Discover the land of falling waters - Zambia
Updated: Jan 7, 2022
Seven trips. Five Continents. Ten countries (it should have been thirteen but that is a frustrating story for another day). For now, let's wrap up a wild 2021in style. Our emotions? Exhilarated after a year that exceeded my expectations in every way. A year after my own gypsy heart.
Our last trip of 2021 was dramatic to say the least but we regret nothing. Zambia welcomed us with open arms. It is a completely off-the-beaten path country when it comes to Africa and is often overlooked by Safari travelers who would rather head to Kruger or Botswana. Like us, many people only make it here to see the mighty Victoria Falls.
Though you will quickly discover that there is more to do, from going on a safari, watching zebra and giraffe graze peacefully just from the comfort of your resort, walking to see the weit rhinos to interactions with African elephants.
Strap on, join us on our journey as we put Zambia on the map for you.
Day wise itinerary:
Day 1: Land in Lusaka, relax and unwind at Lilayi Lodge
Day 2: Drive from Lusaka to Livingstone, Zambezi river cruise
Day 3: Devils pool and Victoria Falls hike
Day 4: Walking Safari to see Weit Rhinos. R&R at Royal Livingstone Anantara
Day 5: Elephant Interaction. Breakfast. R&R. PCR Test.
Day 6: Check out at noon and head back to Lusaka for flight home next day
Day 7: Fly home
You will require a negative PCR test taken 72 hours prior to landing. Also good to carry your vaccine certificate, as you could get asked on the airline or during immigration.
In this part of the world, nothing is certain any more. Check your country's entry rules for Zambia prior to planning.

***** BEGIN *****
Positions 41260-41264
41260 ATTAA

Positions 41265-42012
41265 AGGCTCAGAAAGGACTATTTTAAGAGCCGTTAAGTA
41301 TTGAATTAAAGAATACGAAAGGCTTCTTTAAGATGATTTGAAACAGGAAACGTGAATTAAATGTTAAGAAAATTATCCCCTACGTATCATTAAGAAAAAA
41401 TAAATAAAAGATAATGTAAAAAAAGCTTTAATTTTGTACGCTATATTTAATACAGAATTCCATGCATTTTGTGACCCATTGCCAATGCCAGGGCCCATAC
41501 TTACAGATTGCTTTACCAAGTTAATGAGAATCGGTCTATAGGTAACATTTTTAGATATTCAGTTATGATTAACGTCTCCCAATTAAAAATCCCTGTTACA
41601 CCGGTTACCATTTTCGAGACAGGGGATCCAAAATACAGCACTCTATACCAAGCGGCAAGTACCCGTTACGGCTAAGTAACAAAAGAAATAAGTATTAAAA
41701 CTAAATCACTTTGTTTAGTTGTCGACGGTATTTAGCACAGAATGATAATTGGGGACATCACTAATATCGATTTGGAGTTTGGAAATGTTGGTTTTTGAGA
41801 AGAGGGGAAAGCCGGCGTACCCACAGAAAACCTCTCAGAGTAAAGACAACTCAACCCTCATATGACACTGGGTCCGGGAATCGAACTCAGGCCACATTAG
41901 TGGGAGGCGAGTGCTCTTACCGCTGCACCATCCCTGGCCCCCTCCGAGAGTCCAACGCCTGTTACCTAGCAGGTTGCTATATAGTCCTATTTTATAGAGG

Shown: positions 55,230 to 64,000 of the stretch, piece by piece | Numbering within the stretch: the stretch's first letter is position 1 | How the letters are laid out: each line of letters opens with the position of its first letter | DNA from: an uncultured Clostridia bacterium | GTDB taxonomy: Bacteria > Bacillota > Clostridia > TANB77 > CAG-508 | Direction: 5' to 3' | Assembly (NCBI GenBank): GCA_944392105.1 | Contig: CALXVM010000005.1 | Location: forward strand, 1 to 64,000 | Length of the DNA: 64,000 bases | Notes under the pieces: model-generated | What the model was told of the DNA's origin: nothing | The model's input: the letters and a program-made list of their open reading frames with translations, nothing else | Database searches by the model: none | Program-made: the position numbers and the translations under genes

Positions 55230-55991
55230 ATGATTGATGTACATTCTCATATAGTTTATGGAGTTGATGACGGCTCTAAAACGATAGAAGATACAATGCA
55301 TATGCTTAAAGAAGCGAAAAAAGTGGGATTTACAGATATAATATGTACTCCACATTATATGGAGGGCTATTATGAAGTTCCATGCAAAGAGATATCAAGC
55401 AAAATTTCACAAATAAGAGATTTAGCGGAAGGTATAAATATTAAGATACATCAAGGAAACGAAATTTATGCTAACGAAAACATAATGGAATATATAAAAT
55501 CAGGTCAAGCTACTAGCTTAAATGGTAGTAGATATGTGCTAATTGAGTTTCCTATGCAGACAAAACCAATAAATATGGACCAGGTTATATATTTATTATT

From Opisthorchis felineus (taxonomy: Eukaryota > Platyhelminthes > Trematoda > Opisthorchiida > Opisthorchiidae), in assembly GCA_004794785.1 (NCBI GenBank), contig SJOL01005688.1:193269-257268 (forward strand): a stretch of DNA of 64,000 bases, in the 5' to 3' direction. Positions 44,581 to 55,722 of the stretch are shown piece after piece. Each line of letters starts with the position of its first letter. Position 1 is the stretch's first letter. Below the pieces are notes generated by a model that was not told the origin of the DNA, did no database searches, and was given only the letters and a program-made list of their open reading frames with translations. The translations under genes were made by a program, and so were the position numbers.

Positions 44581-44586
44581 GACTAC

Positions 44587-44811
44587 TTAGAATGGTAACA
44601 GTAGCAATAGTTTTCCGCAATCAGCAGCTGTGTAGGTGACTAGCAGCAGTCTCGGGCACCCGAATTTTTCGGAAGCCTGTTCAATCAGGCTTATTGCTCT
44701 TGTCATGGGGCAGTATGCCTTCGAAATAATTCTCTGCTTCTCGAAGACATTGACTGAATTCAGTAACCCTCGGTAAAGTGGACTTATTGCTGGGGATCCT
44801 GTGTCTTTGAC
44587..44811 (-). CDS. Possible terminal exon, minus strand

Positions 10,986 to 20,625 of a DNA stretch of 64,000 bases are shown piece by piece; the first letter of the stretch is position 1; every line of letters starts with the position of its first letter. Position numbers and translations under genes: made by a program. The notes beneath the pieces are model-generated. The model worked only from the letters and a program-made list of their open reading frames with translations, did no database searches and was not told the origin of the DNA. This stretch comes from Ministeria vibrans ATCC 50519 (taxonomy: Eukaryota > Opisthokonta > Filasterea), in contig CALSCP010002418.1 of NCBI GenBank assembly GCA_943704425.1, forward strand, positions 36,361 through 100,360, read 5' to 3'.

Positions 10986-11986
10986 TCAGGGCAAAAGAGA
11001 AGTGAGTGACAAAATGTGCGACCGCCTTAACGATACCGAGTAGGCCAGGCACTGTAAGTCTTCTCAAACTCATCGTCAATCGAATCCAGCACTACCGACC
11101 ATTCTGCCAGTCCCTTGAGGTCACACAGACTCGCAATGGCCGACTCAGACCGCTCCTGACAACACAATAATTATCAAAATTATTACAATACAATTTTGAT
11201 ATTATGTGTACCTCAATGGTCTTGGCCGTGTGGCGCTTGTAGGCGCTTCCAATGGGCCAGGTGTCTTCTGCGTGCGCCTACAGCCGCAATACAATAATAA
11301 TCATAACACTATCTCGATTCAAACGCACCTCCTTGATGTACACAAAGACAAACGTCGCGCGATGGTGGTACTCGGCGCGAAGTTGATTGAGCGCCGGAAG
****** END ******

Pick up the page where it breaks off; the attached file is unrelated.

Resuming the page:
Testing tip: there are many local labs but allow your guide to plan the tests around your schedule, that is how we did it.
Flights, Visa and Immigration
We flew directly with Emirates from Dubai to Lusaka.
For Zambia, you will need to apply for a visa ahead of time and have it on you before you board. You can apply for it here. Make sure to have your itinerary, flight tickets and hotels booked before submitting your application.
Tourist visa costs as of 2022 are $25 for single entry, $40 for double entry and $75 for multiple entry.
Immigration was simple, not a lot of crowd at the time. Not a lot of questions either. Just questions on our departure date and where we were staying.
Safety and hygiene
Don't expect people to follow or be aware of COVID safety rules. They have other things to worry about. Do your due diligence, mask or double mask up, sanitize and try to maintain some distance.
Best time to visit
If Victoria Falls is what you want to see, then go between October and early December for the best chance at swimming in the Devil's pool. The pool will close in high season due to the rains, making it inaccessible.
Language and People
Language is never an issue here. Everyone is kind and speaks English.
Travel and Medical Insurance, Currency
Travel Insurance is highly recommended - we have our own, but if you are looking for one try World Nomad. USD accepted at all resorts. Carry local currency for small purchases.
Choosing a guide
If you think Africa is an easy or cheap continent to travel in, think again. Don't get me wrong, if you are ok with winging it, hitchhiking and bribing your way through places, you can definitely do it for close to nothing. There is little to no sense of time, that worries us. If you don't want the logistical headache of being stuck in the middle of nowhere for hours, you will need help from a local who knows the ways of their world. Personally, Africa is the last place I would recommend you do it yourself. This is not like backpacking in Europe, Central America or even Asia. Costs quickly add up.